Sigman isn’t convinced that electronic social networking is a form of connection that would combat
those risks. He cites an “Internet Paradox” study of 73 families a decade ago that concluded that more Internet usage was linked with less communication between family members in the same household, shrunken social circles and a rise in depression and loneliness.
“While the precise mechanisms underlying the association between social connection, morbidity and mortality continue to be investigated,” Sigman says in Biologist, “it is clear that this is a growing public health issue for all industrialized countries.” Healthcare practitioners should encourage people to interact more and pair up if they’re single, he suggests.
Prolonged technology use has spurred a range of purported physical ailments, too. These stem from radio frequency emissions from cellphones (a debate that has not been fully settled) and invisible electromagnetic fields (EMFs) from other electronics (even alarm clocks) that can contribute to headaches, fatigue and depression. Concerns have been raised about hearing loss from earbuds, as well as computer-related eyestrain, carpal tunnel syndrome, tendenitis or repetitive stress injury (see the box on this page).
The statistics tell the story of digital and tech ubiquity in our lives. Consider that one in six US households last year did not have a traditional landline phone compared with one in 17 just four years earlier, according to the National Center for Health Statistics. Displacing those landlines: mobile phones. The Nielsen Mobile research firm found that on average kids get their first cell phone before age 11.
The number of calls made on US cell phones has remained steady in recent years while the number of text messages has risen by 450%, Nielsen adds.
Adults and teens alike are pushing those numbers of text messages up. Last year, adults ages 25 to 44 for the first time were found to average more text messages each month than cellphone calls, according to Nielsen. The typical US teenager, meanwhile, sends or receives more than 1,700 text messages a month, while making or receiving just 230 calls. One 15-year-old New Jersey girl was reported to send upwards of 32,000 text messages a month, hitting a high of 38,000 messages.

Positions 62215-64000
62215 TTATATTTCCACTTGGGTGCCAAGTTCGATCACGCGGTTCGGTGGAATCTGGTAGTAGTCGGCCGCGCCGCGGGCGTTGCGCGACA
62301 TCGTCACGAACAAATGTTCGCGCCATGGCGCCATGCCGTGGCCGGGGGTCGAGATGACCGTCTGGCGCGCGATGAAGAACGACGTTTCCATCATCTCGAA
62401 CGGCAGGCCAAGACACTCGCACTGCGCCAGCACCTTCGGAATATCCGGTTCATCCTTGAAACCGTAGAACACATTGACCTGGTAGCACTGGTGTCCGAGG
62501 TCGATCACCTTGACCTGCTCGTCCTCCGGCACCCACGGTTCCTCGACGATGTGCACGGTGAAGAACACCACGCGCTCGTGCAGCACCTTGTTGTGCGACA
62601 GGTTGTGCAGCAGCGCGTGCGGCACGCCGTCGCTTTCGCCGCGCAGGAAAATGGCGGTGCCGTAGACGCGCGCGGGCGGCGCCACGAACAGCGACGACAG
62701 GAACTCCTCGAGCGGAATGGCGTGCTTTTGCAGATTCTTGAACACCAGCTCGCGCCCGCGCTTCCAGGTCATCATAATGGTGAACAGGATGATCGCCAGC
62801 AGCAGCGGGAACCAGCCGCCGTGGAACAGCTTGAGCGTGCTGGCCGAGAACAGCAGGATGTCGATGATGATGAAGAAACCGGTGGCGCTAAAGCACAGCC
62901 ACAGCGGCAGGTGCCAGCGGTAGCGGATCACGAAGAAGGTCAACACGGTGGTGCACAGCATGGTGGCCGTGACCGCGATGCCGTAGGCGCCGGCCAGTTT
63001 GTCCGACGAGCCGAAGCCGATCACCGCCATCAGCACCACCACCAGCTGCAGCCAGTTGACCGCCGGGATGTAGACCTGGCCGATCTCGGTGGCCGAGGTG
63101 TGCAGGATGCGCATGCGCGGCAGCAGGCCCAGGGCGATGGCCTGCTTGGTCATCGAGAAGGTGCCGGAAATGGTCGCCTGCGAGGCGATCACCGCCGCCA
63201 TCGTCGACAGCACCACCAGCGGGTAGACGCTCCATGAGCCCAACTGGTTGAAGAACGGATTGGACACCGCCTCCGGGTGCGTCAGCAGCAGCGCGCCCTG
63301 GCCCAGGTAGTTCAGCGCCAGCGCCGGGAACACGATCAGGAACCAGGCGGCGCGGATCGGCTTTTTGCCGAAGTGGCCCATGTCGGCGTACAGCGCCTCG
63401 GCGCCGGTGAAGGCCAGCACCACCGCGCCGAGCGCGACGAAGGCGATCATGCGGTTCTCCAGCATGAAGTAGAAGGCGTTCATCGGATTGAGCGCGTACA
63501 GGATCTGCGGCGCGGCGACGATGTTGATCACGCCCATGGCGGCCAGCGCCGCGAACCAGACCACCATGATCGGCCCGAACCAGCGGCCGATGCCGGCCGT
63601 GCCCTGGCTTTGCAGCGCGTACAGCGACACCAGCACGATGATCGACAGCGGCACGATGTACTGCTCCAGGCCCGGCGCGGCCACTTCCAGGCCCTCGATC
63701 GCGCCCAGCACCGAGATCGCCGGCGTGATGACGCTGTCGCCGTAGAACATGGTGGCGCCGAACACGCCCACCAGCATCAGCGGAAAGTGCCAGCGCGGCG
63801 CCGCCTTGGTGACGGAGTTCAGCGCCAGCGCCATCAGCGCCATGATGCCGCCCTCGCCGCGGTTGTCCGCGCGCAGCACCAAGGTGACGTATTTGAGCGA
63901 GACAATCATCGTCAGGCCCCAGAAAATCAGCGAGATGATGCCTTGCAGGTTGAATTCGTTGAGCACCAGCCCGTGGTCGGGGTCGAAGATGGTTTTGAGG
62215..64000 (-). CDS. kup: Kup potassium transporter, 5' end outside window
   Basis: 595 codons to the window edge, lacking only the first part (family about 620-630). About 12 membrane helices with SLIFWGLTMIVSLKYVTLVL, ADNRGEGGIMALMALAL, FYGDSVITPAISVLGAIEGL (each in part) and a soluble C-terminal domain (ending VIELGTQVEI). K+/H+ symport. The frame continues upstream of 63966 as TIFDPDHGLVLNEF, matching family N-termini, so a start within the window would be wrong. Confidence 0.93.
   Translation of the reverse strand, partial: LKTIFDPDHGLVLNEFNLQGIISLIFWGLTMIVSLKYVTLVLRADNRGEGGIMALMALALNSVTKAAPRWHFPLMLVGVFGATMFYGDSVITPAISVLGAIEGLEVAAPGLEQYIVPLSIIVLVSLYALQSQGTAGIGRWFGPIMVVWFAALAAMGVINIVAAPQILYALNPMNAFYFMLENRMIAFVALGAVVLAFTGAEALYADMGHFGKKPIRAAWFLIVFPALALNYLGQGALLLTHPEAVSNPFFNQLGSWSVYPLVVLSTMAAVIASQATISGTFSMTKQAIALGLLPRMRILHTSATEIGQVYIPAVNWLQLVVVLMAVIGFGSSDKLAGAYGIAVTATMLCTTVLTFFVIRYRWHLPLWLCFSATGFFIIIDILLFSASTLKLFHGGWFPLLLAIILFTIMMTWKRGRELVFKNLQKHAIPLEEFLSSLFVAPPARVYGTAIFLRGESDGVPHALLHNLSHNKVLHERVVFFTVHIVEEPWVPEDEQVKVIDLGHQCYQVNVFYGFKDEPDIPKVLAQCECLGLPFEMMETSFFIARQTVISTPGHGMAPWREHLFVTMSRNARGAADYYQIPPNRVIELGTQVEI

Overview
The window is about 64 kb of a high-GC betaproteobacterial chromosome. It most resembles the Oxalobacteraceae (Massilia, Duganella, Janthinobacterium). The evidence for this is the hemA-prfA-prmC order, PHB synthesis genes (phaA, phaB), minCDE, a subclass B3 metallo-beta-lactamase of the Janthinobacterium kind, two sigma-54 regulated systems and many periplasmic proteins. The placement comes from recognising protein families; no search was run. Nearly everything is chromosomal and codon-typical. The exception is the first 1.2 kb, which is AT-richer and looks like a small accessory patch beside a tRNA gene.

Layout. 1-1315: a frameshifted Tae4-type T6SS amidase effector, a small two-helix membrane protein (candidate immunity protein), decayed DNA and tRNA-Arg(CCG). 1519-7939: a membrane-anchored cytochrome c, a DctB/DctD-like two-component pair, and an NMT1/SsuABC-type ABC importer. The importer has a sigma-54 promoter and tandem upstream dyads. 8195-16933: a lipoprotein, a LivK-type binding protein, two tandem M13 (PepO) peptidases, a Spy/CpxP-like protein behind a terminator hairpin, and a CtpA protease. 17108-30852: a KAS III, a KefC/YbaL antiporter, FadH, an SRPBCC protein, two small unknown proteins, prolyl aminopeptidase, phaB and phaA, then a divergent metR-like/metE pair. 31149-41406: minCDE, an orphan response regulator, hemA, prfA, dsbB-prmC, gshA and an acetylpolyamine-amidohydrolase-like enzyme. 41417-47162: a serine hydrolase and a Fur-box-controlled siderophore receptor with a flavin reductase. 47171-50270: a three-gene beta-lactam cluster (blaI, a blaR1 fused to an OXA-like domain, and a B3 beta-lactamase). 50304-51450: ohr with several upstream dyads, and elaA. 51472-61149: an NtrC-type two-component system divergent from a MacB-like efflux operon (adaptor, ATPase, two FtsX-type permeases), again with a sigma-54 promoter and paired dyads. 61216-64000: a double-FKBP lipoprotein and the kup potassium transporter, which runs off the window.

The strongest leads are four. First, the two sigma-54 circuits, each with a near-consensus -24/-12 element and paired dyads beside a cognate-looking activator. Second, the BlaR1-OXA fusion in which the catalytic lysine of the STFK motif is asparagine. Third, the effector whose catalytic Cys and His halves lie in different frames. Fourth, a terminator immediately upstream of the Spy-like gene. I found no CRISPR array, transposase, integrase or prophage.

Besides the social disconnect that comes from texting versus face-to-face contact, critics worry about illegal behavior that ranges from risky and inappropriate “sexting”—sending or receiving explicit messages by cellphone or computer—to the outright dangerous. In the latter case, federal officials have said the engineer of a commuter train that crashed and killed 25 people in California last year sent and received 43 text messages and made four phone calls while on duty that day, including one that he sent 22 seconds before the collision.
The physical risks of distraction aren’t limited to texting. Sigman points to the legislative proposals for a “distracted walking bill” in New York State in response to an increase in deaths caused by people who step into oncoming traffic because they are wearing MP3 players. Such tuning out of the world has been called iPod oblivion. The measure would outlaw the use of mobile phones, video games and other electronic devices while crossing a road.
Beyond text messaging, teens are using Twitter, email and social networks like Facebook and MySpace. Raising concerns about social network sites is British neuroscientist Susan Greenfield, professor of synaptic pharmacology at Lincoln College, Oxford. In February, Greenfield told the British House of Lords that children’s experiences on these sites “are devoid of cohesive narrative and long-term significance. As a consequence, the mid-21st century mind might almost be
infantilized, characterized by short attention spans, sensationalism, inability to empathize and a shaky sense of identity.”
Some neuroscientists want to tone down the debate and reel in the sensational headlines of late that have declared that social network sites can cause cancer or brain damage.